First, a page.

The House Energy and Commerce Committee has jurisdiction over the EPA, but so does the Public Works and Transportation Committee. Any change in environmental law must pass both committees, a requirement that obviously slows and complicates the process.

Dingell's subcommittee on oversight and investigations at Energy and Commerce is the largest in the House, with 18 investigators and a $650,000 annual budget. The panel has held more than two dozen hearings on toxic waste since 1979. But when the EPA refused to turn over documents on three hazardous waste sites last October, Dingell did not pursue his subpoena because the 97th Congress was nearing adjournment.

"We wanted to let the thing mature," said subcommittee counsel Michael F. Barrett. "It was a judgment call . . . . We were very narrowly focused on those three sites, and Levitas was looking at the broader issue."

Levitas, for his part, wasted no time when his smaller Public Works subcommittee on investigations and oversight was denied EPA documents on toxic waste dumps in the New York area. Rather than wait until the following year and a new Congress, which would have meant starting the subpoena process all over again, his panel quickly got the House to vote a contempt citation against EPA Administrator Anne M. Gorsuch.

"I knew the administration's strategy was to delay," Levitas said. "In order for us to do anything, by God, we had to move before this Congress adjourned."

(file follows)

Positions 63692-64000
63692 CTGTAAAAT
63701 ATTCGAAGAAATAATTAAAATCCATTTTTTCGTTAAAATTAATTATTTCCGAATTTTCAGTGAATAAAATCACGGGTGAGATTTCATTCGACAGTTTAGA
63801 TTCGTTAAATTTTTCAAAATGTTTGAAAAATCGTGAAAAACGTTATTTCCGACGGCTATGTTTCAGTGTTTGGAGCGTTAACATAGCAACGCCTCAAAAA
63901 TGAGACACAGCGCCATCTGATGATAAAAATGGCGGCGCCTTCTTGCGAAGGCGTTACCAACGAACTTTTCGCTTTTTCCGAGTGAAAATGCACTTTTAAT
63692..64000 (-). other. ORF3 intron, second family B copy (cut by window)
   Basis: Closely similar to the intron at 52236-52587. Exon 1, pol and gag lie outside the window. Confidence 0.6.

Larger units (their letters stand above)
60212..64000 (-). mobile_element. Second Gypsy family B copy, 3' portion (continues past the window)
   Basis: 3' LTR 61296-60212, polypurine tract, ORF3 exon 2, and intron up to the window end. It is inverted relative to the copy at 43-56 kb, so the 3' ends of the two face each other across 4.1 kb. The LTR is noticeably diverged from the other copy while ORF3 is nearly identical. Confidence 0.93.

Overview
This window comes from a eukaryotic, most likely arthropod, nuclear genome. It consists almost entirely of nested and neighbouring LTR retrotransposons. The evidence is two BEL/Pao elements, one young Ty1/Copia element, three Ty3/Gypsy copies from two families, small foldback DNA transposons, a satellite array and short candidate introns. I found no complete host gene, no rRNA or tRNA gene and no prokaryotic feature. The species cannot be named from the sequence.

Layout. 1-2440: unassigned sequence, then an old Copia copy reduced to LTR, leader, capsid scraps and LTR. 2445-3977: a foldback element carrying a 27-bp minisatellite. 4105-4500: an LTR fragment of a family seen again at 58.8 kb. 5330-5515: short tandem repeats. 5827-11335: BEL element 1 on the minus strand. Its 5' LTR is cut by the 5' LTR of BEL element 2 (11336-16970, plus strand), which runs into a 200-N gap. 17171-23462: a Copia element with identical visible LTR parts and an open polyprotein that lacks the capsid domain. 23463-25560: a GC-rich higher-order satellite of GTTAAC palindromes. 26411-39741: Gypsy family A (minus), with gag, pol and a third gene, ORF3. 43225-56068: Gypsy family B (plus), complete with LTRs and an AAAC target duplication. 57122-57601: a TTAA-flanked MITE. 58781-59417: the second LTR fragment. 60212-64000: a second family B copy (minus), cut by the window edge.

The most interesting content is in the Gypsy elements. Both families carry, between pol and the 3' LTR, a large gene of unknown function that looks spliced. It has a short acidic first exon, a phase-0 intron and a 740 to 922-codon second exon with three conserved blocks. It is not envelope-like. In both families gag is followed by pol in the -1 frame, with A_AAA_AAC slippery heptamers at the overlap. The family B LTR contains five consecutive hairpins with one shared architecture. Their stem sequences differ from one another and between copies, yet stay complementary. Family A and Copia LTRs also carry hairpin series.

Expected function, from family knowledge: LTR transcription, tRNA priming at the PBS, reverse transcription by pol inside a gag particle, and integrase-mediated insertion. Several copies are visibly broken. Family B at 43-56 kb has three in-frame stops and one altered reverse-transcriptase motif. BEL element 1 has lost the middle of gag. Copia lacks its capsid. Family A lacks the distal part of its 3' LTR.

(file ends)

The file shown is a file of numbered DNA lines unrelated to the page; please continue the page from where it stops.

In the meantime, Rep. James H. Scheuer (D-N.Y.) had taken a sleepy Science and Technology subcommittee on natural resources, agriculture research and environment and was using it to investigate personnel problems at EPA. At a hearing last November, Scheuer surprised then-EPA hazardous waste cleanup chief Rita M. Lavelle by confronting her with allegations that she tried to dismiss agency "whistle blower" Hugh B. Kaufman.

Lavelle denied trying to fire Kaufman, but Scheuer later announced that he was considering referring Lavelle's testimony to the Justice Department for a perjury investigation. Subcommittee investigator George Kopp said he welcomes the other probes because "we don't have the staff. You're talking to the entire staff."

Third-term Rep. Mike Synar (D-Okla.) joined the battle after taking over a Government Operations subcommittee on environment, energy and natural resources. Synar inherited a feisty staff from former chairman Toby Moffett (D-Conn.), and last week he asked for a big batch of EPA documents, much of which was subpoenaed by Dingell two days later.

"It's only logical that we should be involved in it," Synar said. "We have direct jurisdiction over EPA, and we're looking at how the agency operates. We'll be in charge of this long after the dust settles." He said the EPA could resolve any coordination problems "by making five copies of the material."

Over in the Republican Senate, Chairman Robert T. Stafford (R-Vt.) decided that his Environment and Public Works Committee also needed to examine the controversy. "If anyone is the father of Superfund, it's Stafford," said legislative aide Victor Maerki. He said the committee would schedule a quick hearing, but that the timing "will depend on Gorsuch's schedule. We presume she's going to be in big demand."

This wasn't enough for Sen. Gary Hart (D-Colo.), who asked that the Senate permanent investigations subcommittee get involved. "We are not just jumping on this bandwagon as of late," said Hart spokeswoman Kathy Bushkin. "The . . . House committees are all fragmented; they're all doing a different piece of it. We decided that if there were to be one solid, coherent investigation, it would have to be done here."